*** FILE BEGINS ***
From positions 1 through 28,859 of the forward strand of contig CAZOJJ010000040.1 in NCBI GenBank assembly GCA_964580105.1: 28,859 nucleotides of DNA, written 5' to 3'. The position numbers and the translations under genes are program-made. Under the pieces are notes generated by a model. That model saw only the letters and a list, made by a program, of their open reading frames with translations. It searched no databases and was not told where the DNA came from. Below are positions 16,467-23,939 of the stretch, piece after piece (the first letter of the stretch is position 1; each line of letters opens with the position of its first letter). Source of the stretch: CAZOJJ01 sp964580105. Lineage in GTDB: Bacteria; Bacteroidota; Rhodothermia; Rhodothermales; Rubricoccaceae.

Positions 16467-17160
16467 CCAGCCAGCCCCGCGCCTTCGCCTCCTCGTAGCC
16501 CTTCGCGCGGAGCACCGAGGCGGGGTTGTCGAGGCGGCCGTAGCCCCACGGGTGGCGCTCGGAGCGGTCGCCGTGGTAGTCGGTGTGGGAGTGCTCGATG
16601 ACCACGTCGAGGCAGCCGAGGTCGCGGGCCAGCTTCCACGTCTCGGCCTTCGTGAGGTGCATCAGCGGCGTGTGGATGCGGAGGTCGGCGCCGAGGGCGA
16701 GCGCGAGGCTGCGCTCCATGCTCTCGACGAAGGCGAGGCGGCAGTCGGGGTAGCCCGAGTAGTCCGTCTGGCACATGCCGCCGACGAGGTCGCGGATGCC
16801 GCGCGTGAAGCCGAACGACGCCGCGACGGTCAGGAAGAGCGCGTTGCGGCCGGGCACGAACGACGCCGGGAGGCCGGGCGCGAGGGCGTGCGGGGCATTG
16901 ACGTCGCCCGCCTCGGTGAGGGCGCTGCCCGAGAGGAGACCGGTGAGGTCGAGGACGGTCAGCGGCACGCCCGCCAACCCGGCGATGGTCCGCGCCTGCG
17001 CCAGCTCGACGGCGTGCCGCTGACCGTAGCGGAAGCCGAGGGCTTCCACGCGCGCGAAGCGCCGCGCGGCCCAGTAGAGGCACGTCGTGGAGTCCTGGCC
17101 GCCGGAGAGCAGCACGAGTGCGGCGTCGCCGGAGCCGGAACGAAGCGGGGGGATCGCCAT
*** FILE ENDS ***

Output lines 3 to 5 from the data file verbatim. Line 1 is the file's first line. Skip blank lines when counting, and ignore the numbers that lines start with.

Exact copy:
16467 CCAGCCAGCCCCGCGCCTTCGCCTCCTCGTAGCC
16501 CTTCGCGCGGAGCACCGAGGCGGGGTTGTCGAGGCGGCCGTAGCCCCACGGGTGGCGCTCGGAGCGGTCGCCGTGGTAGTCGGTGTGGGAGTGCTCGATG
16601 ACCACGTCGAGGCAGCCGAGGTCGCGGGCCAGCTTCCACGTCTCGGCCTTCGTGAGGTGCATCAGCGGCGTGTGGATGCGGAGGTCGGCGCCGAGGGCGA